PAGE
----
Much has been made of Wallace's arguing style, the weighty description of the subject matter and the frequent diversions covering the surface so you no longer notice an argument is even being made (and just as much has been made of the apparently bad influence this has had on the many bloggers who take to doing bad Wallace imitations). A good example of his essay technique can be found in Up, Simba where Wallace followed John McCain's 2000 presidential campaign. Like usual he opens by telling us how unqualified he is for the job (in the same way he opens so many footnotes with (paraphrasing here) "although you're probably not interested I'm going to explain anyway" or "the editor will probably take this out anyway") and starts by giving us the story of how he got the job in the first place. It's Rolling Stone who hired him for the campaign and he turns up in the Bangs-style leather he thought all people working for RS were supposed to wear. Wallace knew full well he was no political journalist so instead he fills up what is one of the longest essays in Lobster with more information about how a presidential campaign actually works - the backstage rooms, the tour buses, the atmosphere between parties, the chatter between the techies etc - and shies away from going full-detail into the nitty-gritty of the politics. Wallace does report on some of these politics, though, and having written it all just as it happened means the article, which doesn't section off exactly when one time zone in the story has became another, reads like a live journal from a press event. In the end though it's not the end message or even the sudden bursts of personality but Wallace's clear mission to paint for the reader the full picture of whatever he's reporting on. In Big Red Son, about the porn awards, Wallace doesn't pass judgement on the stars or the producers - or even the millions watching at home - yet neither does he have a major argument to get across (although his musings on the modern state of porn and it's place in society/place right next to Hollywood are insightful and sometimes hilarious, like usual) but instead he simply describes, in details most writers don't bother to go into, the porn awards, including the way the award shows work, the people he met there and even the recent history of the awards. It seems like Wallace's mission, more than anything, at least in his non-fiction work, was to give readers the whole picture of something; the truth behind it. There is undoubtedly much more detailed analysis of John McCain's presidential campaign, and the man's politics in general, than you'll find in Up, Simba, yet I know I wouldn't be interested in reading them. Although Up, Simba is interesting, and seeing the inner workings of the campaign and the reactions of those actually close to it make it much more than an essay on John McCain or the 2000 presidential campaign, instead they make it relevant to politics in general, even for those, maybe even especially for those, not interested in politics in the first place.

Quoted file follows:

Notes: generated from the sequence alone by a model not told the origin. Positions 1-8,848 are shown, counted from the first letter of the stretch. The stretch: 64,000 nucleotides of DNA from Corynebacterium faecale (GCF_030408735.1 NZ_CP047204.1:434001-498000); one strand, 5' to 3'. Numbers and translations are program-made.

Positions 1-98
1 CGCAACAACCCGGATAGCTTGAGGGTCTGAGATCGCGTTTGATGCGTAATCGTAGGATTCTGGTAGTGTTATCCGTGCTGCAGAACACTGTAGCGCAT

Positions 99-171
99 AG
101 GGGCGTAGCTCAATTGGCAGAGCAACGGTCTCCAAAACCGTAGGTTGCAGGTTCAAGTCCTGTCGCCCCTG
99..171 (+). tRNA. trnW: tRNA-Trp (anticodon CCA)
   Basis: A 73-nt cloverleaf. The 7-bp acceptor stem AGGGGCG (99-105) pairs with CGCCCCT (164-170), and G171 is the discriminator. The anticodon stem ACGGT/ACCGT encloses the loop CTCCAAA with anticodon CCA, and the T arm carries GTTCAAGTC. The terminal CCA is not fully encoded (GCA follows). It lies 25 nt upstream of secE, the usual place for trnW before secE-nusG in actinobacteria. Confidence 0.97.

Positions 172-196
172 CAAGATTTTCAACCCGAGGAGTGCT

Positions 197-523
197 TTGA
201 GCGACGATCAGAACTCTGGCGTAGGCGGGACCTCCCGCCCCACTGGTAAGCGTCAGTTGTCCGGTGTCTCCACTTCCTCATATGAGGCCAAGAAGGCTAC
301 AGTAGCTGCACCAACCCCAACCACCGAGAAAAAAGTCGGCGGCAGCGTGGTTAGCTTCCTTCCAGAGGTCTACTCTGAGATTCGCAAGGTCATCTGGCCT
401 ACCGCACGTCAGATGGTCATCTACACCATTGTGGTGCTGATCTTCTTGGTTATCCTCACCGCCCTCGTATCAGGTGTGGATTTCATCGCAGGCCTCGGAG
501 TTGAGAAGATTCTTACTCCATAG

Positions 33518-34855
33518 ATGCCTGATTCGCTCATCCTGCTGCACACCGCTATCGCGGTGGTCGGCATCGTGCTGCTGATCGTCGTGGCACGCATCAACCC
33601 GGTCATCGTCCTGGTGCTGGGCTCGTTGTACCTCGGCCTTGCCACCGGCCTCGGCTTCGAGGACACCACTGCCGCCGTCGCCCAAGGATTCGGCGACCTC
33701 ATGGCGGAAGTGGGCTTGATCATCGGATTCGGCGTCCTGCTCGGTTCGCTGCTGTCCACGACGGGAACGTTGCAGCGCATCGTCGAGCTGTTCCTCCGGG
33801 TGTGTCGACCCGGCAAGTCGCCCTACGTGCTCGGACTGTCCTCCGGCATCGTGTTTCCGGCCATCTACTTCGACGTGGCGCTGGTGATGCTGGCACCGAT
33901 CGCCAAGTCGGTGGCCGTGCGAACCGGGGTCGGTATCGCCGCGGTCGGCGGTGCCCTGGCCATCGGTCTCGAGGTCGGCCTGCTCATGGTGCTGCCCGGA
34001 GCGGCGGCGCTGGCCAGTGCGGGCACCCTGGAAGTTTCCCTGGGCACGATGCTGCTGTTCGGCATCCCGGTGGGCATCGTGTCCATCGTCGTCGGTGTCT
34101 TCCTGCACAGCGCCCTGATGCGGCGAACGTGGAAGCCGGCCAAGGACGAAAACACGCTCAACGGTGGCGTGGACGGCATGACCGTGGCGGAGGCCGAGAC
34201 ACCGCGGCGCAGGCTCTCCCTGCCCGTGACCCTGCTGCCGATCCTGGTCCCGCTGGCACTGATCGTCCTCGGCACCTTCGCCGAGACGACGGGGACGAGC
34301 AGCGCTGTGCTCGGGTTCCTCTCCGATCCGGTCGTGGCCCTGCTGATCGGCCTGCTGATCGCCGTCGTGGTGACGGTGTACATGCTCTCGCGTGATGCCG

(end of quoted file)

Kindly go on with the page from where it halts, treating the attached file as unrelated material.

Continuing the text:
I loved reading Consider The Lobster, and would recommend it to anyone whether the list of essays particularly interests them or not, although it's hard to separate the subjects being dealt with from the man himself, which is why I'm still not sure if this post was about the book or about Wallace himself and all that is to be found of him in Lobster. Some will say this is Wallace's flaw, that he wanted to be known as a great writer so he made his writing so that he would be. Which is true, although that's just adding to the Wallace myth, isn't it? When he was really just a normal guy, an impressive writer sure, and someone you need to read, but so frequently linked to his generation as a voice or figurehead, when he was actually just like everyone else of his generation, he just never quite wanted to be.